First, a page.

Baltimore is in the midst of a decades-long national divestment from public housing. Over the past few years, the city has aggravated this crisis through policies that cut access to affordable, public housing. From privatizing public housing to forcing all applicants to be entered into a lottery to secure a spot on the waiting list, Baltimore is making life increasingly difficult for its vulnerable residents.
Most recently, the Housing Authority of Baltimore City, HABC, gave families on the public housing wait list mere weeks to register online or lose their place. The absurdity of requiring online registration for those struggling to meet basic needs appears to be lost on the department.
We are told these changes are done to preserve the assistance programs, yet they seem to function to decrease the perceived need for housing and create unnecessary stress for those struggling with the exorbitant cost of housing. Public housing, tenant-based Section 8 housing, project-based Section 8 housing, and Section 8 set-asides are all programs that provide low-income subsidized housing. Yet for each of these programs, there are different applications and required documentation, and different offices, employees and regulations. It takes an immense amount of time and energy to get on these waiting lists, and almost as much to maintain your place with these constant changes — especially if you are trying to navigate all of this while working, raising a family or experiencing homelessness.
With the resources that the Housing Authority has, they are spending their time privatizing public housing, creating hurdles for applicants and further pushing people into homelessness. There is no subtlety to the tragic irony of those who are behind these decisions. Paul Graziano is both the commissioner of the housing authority and the chair of the city's Journey Home Board, which is tasked with making homelessness in Baltimore "rare and brief." For Mr. Graziano, one job is creating a need for another. And for families in need across Baltimore, this gamesmanship is a gross abuse of a system that already creates and perpetuates poverty and does little to address our thousands of homeless residents.
Last fall, the Section 8 Housing Choice Voucher Program wait list was opened for the first time since 2003. Over the course of nine days, 74,000 people applied for vouchers — in addition to the 25,000 people currently living in subsidized housing in Baltimore City. After a lottery selected the winners, nearly 50,000 people in Baltimore were denied access to even the wait list. Furthermore, of the 25,000 "lottery winners" now on the wait list, only 1 in 3 is expected to receive a voucher.
On Aug. 3, HABC sent the 38,000 people on the public housing wait list a letter stating that they must sign up for an online portal by Aug. 21,or they would be removed from the wait list. After creating panic and anxiety about this upcoming deadline, HABC was pushed to extend the deadline until Oct. 9. The underlying flaw with these purges is that they do not address or even ask why people are on a waiting list for almost a decade before receiving assistance, and what they are supposed to do while they wait.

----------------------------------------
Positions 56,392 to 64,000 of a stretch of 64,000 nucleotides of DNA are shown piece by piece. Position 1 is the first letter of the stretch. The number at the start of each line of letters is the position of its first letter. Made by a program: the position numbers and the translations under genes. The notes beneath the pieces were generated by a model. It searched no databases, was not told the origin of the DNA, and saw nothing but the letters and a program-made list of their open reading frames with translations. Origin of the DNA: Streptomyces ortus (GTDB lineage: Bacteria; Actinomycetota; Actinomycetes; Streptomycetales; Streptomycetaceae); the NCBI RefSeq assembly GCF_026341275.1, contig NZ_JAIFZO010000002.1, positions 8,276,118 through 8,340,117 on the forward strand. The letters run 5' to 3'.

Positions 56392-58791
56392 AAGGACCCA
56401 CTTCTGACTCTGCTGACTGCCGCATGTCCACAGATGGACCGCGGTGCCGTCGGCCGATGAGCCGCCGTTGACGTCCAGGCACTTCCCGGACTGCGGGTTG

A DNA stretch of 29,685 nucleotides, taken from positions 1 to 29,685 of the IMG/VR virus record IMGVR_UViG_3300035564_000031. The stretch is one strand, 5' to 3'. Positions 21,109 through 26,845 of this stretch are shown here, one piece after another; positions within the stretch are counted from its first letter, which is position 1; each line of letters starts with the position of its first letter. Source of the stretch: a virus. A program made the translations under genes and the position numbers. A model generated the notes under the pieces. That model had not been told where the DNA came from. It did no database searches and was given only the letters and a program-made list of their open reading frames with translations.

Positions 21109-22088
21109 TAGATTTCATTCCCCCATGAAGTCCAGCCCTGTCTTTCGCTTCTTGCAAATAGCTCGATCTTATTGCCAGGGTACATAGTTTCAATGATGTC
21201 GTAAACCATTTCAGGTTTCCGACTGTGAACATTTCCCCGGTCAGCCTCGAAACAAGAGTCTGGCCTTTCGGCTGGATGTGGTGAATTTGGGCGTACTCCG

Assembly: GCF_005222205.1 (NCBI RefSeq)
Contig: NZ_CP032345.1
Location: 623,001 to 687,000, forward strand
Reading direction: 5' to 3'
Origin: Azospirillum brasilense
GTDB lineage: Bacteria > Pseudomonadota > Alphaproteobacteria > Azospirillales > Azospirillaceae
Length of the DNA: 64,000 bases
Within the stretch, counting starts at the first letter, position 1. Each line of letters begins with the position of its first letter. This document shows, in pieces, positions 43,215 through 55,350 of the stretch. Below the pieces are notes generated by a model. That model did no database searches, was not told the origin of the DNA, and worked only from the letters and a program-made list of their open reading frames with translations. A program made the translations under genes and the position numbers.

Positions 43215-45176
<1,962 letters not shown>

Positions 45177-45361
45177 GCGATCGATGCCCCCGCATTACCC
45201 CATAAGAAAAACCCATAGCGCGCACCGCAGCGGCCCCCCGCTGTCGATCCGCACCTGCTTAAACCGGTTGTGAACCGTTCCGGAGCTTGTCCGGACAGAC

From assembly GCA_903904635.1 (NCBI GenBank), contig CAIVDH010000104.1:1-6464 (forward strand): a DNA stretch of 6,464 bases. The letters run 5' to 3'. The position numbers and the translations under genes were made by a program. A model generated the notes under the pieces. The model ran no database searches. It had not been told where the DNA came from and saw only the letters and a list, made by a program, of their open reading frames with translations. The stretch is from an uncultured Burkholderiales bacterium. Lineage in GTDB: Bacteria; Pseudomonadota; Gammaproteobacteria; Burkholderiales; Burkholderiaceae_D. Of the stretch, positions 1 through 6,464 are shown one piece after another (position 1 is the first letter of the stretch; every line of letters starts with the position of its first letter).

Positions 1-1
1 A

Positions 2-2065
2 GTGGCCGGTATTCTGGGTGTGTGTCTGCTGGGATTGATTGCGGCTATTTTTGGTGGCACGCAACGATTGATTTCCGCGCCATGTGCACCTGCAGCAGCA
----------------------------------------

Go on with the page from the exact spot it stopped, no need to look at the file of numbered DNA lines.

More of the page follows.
People are not just falling through the cracks — they are being pushed through the cracks. This summer, the Mayor's Office of Homeless Services oversaw another "eviction" of an encampment along Martin Luther King Boulevard; belongings were destroyed, tents removed, and no one was given housing.
Our system degrades people for needing services, makes them jump through hoops to apply, lets them sit on the wait lists for years, and purges them if they are unable to keep up. This does little more than sell the false narrative that the only people struggling are those who are doing so visibly, in encampments or shelters, and not also the families that must choose between feeding their children or keeping the lights and the water on.
We must rid ourselves of the negative stereotypes about homelessness and individuals who receive subsidies and address the systemic causes of homelessness. When we acknowledge the structural issues with our housing systems, we will be forced to address the problem of affordable housing on the scale needed. Housing must be seen as a fundamental human right if the needs of our communities are ever to be a priority. We must begin to see real public investment in permanently affordable housing.
Katherine Cavanaugh is a member of Housing Our Neighbors, a Baltimore community group comprised of people experiencing homelessness, their allies and advocates. HON member Matt Quinlan also contributed to this article. They may be reached at email@example.com.